The capital of the UK is a tourist’s dream, packed with blockbuster historic sites and modern thrills.
London is a tough read in the best possible way. It dates back to Roman times, but it’s a forward-thinking, melting pot of a metropolis. Riders of all nationalities cram together on the city’s vast “Tube”—the subway network. A single square block might contain an ancient cathedral, Lebanese fast food and a contemporary art space. Yet for all its multifaceted charms, London can intimidate first-time visitors. It’s pretty big, for one, divided by the winding River Thames. And though its fast pace fits the world’s top financial center, it might be faster than you’re used to (according to London newspaper The Evening Standard, the city’s residents are the fourth-quickest walkers in the world). Our advice? Take your time. London rewards careful exploration, whether you’re hitting tourist draws like the British Museum or the buzzy neighborhoods of the East End.
When to go
A chill hangs in the air (along with clouds), but blooming flowers brighten things up at the city’s many parks. Temps range from 43°F to 64°F, and weather can change on a dime, so wear layers.
With sunnier skies and highs around 70°F, summer in London draws tourists and locals to free outdoor music festivals and open-air theaters.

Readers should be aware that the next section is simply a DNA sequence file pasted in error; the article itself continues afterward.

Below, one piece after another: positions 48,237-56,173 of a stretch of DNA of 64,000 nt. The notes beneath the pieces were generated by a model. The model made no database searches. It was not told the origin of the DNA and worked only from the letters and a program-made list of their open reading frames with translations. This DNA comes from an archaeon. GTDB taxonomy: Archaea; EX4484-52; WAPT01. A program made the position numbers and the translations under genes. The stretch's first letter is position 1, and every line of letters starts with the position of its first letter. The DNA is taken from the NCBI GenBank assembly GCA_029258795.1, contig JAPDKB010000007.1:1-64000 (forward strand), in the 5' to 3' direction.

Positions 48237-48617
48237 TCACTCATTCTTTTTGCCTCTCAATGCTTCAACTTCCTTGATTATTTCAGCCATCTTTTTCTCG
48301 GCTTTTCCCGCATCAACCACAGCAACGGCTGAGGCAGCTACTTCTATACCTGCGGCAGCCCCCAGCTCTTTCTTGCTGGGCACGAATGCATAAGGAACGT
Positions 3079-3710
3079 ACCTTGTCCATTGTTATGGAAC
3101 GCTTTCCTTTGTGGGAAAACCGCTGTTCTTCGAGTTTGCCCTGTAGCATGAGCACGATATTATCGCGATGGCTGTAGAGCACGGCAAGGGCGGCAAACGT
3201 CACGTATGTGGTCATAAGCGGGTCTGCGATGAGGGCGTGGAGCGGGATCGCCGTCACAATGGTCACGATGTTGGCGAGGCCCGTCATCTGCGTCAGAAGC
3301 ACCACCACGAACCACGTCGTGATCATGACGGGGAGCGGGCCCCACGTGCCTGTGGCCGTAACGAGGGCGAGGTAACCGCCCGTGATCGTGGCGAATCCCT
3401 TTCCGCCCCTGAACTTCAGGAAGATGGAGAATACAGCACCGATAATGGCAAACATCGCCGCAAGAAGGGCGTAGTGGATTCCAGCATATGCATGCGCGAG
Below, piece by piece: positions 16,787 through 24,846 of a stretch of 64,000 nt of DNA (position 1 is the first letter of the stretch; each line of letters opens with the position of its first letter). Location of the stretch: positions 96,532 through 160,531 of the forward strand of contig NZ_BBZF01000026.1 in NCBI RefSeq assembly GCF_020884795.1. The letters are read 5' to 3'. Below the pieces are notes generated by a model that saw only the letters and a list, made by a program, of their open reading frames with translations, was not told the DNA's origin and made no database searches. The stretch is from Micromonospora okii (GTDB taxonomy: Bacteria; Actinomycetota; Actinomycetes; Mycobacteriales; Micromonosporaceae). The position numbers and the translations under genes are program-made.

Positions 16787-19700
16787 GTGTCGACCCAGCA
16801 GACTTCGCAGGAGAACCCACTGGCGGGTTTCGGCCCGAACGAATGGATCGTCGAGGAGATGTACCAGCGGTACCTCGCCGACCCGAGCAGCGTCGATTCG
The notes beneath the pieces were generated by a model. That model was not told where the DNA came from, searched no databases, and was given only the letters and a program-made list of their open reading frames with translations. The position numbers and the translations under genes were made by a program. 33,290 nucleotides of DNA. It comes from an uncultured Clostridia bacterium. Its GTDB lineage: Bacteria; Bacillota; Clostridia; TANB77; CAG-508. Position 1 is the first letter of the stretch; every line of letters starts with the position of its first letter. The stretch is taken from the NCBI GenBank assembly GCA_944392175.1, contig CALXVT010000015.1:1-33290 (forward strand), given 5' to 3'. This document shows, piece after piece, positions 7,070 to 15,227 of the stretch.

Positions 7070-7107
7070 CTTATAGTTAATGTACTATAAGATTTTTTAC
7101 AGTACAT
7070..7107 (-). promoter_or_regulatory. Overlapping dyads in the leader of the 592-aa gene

Though London sees plenty of rain year-round, October is the wettest month, with nearly three inches of precipitation falling on average. But if you stay indoors you’ll miss the gorgeous autumn colors, so grab a “brolly” (local speak for umbrella) and marvel at the reds, oranges and yellows.
The air is wet and cold, and the clouds seem to envelop the city. That said, there’s something truly magical about visiting during the winter holidays, when the streets glow with colorful lights and lively Christmas markets pop up around town.
Avoid driving on the narrow and tangled streets of London. Instead, make like a Londoner and take the London Underground, also known as the Tube. It offers an extensive network of below- and above-ground trains. For the best deal, get an Oyster card, then pre-load it with enough cash to match your London itinerary. If you need them, taxis, buses, Thames River boats and commuter trains are also available throughout the city. At London’s Heathrow Airport, it’s worth the upcharge to take the Heathrow Connect, an express train that deposits riders at central Paddington Station in about half an hour (a Tube ride from the airport is cheaper, but much longer).
- No Brexit talk. The UK’s decision to withdraw from the European Union is a divisive subject, so try a different icebreaker while chatting up locals.
- Unless you want to be publicly scolded, stay to the right while standing on an escalator in the Underground.
- Though they’re allowed to stay open later (thanks to a 2005 law change), many London pubs still honor the old 11 p.m. closing time.